My counsel sends to execute a deed : (friends?
A poet begs me I will hear him read:
In Palace-yard at nine you'll find me there-
At ten, for certain, sir, in Bloomsbury-squareHad dearly earn'd a little purse of gold:
Before the Lords at twelve my cause comes on
There's a rehearsal, sir, exact at one.
“ Oh but a wit can study in the streets,
And raise his mind above the mob he meets."
Not quite so well however as one ought;
A hackney-coach may chance to spoil a thought;
And then a nodding beam, or pig of lead,
God knows, may hurt the very ablest head.
Have you not seen, at Guildhall's narrow pass,
Two aldermen dispute it with an ass ?
And peers give way, exalted as they are,
Ev'n to their own s-r-VR-nce in a car?
Go, lofty poet! and in such a crowd,
Sing thy sonorous verse--but not aloud.
Alas! to grottos and to groves we run,
To ease and silence, every Muse's son:
Blackmore himself, for any grand effort,
Prune the luxuriant, the uncouth refine,
Better (say I) be pleas'd, and play the fool;
There liv'd in primo Georgii (they record)
Heard, noted, answer'd, as in full debate:
In all but this, a man of sober life,
Not quite a madman, though a pasty fell;
And much too wise to walk into a well. One lull’d th’exchequer, and one stunn'd the rolls; Him, the damn'd doctors and his friends immurid, Each had a gravity would make you split,
They bled, they cupp'd, they purg'd; in short they And shook his head at Murray, as a wit.
Whereat the gentleman began to stare- (cur'd: 'Twas,“ Sir, your law”-and“Sir, youreloquence,” My friends! he cry'd, p-x take you for your care! “ Your's Cowper's manner"-and your's “ Talbot's That from a patriot of distinguish'd note,
Thus we dispose of all poetic merit, [sense.” Have bled and purg'd me to a simple vote. Your's Milton's genius, and mine Homer's spirit. Well, on the whole, plain prose must be my fate: Call Tibbald Shakspeare, and he'll swear the Nine, Wisdom (curse on it) will come soon or late. Dear Cibber! never match'd one ode of thine. There is a time when poets will grow dull: Lord ! how we strut through Merlin's cave, to see I'll e'en leave verses to the boys at school: No poets there but, Stephen, you and me.
To rules of poetry no more confin'd, Walk with respect behind, while we at ease
I'll learn to smooth and harmonize my mind, Weave laurel crowns, and take what names we Teach every thought within its bounds to roll, " My dear Tibullus ! if that will not do, (please. And keep the equal measure of the soul. Let me be Horace, and be Ovid you !
Soon as I enter at my country door, Or, I'm content, allow me Dryden's strains,
My mind resumes the thread it dropp'd before; And you shall rise up Otway for your pains.” Thoughts which at Hyde-park corner I forgot, Much do I suffer, much, to keep in peace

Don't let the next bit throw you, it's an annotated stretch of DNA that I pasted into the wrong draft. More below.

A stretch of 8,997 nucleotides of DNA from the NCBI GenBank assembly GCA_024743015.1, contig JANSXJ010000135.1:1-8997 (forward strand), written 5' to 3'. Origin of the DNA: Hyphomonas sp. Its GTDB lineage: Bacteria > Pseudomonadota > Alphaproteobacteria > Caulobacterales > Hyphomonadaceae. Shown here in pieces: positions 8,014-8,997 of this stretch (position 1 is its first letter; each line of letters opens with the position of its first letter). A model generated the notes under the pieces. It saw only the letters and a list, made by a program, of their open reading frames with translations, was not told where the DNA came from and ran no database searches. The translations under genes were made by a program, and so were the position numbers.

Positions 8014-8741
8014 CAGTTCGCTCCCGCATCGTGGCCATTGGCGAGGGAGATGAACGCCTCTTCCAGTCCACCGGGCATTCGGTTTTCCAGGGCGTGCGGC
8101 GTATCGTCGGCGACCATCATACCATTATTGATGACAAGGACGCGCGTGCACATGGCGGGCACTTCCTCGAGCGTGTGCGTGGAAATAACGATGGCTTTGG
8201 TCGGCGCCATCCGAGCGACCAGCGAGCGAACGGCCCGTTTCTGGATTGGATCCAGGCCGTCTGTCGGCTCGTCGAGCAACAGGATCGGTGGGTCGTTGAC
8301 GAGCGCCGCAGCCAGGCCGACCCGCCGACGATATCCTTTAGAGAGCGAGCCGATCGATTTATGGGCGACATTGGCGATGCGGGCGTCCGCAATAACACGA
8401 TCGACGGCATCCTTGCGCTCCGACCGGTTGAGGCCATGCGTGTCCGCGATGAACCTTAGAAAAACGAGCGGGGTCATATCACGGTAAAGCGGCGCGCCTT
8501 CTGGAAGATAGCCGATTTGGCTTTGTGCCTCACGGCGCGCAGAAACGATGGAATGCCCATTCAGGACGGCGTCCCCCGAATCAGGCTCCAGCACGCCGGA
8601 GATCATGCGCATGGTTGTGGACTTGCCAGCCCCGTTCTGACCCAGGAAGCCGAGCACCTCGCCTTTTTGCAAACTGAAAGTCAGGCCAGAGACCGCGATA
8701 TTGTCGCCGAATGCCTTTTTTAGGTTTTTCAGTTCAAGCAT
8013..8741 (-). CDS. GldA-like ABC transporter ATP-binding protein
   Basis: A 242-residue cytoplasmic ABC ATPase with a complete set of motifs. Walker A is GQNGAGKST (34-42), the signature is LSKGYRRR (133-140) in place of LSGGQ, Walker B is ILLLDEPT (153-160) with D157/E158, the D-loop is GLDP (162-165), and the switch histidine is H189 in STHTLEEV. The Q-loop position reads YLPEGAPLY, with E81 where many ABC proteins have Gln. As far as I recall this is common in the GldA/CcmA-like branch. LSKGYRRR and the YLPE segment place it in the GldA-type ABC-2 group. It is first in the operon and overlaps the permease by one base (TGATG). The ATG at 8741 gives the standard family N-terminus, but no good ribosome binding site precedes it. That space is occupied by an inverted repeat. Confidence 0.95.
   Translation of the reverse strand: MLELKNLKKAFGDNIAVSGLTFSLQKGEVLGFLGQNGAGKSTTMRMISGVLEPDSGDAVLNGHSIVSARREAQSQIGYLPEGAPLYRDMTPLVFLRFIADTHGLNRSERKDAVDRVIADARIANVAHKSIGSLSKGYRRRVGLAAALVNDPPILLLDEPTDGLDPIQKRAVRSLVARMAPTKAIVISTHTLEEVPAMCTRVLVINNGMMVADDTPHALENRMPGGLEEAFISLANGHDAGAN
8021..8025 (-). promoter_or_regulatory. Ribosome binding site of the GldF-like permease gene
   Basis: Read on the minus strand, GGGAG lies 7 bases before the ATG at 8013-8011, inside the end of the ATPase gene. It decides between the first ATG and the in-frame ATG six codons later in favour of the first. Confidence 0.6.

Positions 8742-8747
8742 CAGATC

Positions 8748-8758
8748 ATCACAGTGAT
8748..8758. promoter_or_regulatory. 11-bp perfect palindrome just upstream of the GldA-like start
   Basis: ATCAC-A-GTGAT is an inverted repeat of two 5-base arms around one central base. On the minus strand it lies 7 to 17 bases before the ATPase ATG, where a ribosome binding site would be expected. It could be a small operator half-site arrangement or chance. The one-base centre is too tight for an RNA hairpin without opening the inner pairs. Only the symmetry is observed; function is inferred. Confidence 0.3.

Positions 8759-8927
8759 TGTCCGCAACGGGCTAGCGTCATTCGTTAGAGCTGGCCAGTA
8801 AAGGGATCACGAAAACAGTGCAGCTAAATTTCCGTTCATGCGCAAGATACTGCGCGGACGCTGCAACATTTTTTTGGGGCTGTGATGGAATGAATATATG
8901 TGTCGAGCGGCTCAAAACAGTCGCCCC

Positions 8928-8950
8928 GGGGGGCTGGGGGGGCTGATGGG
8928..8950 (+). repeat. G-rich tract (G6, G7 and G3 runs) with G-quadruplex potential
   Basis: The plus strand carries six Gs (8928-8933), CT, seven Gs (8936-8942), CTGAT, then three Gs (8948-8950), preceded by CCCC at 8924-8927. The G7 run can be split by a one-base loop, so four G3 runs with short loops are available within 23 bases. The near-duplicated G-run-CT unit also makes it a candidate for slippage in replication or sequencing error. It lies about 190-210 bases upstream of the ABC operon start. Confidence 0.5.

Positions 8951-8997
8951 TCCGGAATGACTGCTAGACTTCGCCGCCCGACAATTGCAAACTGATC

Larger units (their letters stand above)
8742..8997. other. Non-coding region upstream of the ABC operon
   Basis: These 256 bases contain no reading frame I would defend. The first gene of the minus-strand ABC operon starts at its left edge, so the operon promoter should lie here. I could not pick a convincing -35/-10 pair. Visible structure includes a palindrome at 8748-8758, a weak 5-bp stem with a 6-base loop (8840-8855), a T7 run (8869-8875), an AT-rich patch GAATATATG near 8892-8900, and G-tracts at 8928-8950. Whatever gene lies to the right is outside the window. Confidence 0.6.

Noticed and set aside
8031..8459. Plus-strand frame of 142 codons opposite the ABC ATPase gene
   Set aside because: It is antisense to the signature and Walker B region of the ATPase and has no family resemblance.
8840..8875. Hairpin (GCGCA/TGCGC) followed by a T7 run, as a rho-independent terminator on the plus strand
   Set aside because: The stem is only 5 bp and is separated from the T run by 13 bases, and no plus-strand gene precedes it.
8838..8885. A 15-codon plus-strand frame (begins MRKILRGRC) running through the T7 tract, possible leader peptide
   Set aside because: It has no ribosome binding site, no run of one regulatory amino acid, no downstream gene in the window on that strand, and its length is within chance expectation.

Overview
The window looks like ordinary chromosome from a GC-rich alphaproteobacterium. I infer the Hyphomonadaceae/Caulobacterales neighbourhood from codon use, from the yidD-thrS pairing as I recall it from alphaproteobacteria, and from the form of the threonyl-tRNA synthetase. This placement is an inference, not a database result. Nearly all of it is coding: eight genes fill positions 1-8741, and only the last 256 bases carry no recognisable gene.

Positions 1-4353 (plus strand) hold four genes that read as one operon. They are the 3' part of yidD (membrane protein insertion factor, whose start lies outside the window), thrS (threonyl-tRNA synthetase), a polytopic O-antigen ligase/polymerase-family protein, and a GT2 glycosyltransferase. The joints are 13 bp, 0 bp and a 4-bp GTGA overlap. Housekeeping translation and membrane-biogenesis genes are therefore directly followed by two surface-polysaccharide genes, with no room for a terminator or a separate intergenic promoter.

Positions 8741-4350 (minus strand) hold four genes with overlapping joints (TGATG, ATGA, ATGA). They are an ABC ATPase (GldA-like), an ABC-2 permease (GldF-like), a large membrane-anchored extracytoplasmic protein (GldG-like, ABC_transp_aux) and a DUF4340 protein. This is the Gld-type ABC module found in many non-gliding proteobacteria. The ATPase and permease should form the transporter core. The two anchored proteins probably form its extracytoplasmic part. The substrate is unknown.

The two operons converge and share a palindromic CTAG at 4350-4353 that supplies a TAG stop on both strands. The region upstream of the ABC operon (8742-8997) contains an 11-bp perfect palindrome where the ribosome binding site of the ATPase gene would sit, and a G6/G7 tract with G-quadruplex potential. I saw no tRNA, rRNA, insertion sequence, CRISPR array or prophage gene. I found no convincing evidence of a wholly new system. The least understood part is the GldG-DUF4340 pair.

Meet and rejoin me, in the pensive grot. This jealous, waspish, wrong-head, rhyming race;
There all alone, and compliments apart, And much must flatter, if the whim should bite I ask these sober questions of my heart. To court applause by printing what I write:
If, when the more you drink, the more you crave, But let the fit pass o'er, I'm wise enough
You tell the doctor; when the more you have, To stop my ears to their confounded stuff.
The more you want, why not with equal ease In vain bad rhymers all mankind reject,
Confess as well your folly, as disease They treat themselves with most profound respect; The heart resolves this matter in a trice, 'Tis to small purpose that you hold your tongue, “ Men only feel the smart, but not the vice." Each prais'd within, is happy all day long :
When golden angels cease to cure the evil, But how severely with themselves proceed
You give all royal witchcraft to the devil: The men, who write such verse as we can read ? When servile chaplains cry, that birth and place Their own strict judges, not a word they spare, Indue a peer with honour, truth, and grace; That wants or force, or light, or weight, or care, Look in that breast, most dirty Dean! be fair, Howe'er unwillingly it quits its place,
Say, can you find out one such lodger there? Nay though at court (perhaps) it may find grace: Yet still, not heeding what your heart can teach, Such they'll degrade; and sometimes, in its stead, You go to church to hear these flatterers preach. In doworight charity revive the dead;
Indeed, could wealth bestow or wit or merit, Mark where a bold, expressive phrase appears, A grain of courage, or a spark of spirit, Bright through the rubbish of some hundred years; The wisest man might blush, I must agree, Command old words that long have slept, to wake, If D*** lov'd sixpence, more than he. Words, that wise Bacon, or brave Raleigh spake;
If there be truth in law, and use can give Or bid the new be English, ages hence,
A property, that's your's on which you live, (For use will father what's begot by sense), Delightful Abs-court, if its fields afford Pour the full tide of eloquence along,
Their fruits to you, confesses you its lord: Serenely pure, and yet divinely strong,
All Worldly's hens, nay, partridge, sold to town, Rich with the treasures of each foreign tongue ! His venison too, a guinea makes your own:
The ship itself may make a better figure ;
But I that sail, am neither less nor bigger;
Nor strive with all the tempest in my teeth.
Heathcote himself, and such large-acred men, In power, wit, figure, virtue, fortune, plac'd
Behind the foremost, and before the last.
I wish you joy, sir, of a tyrant gone;
Does neither rage in tlame, nor fear appal ?
Not the black fear of death, that saddens all ?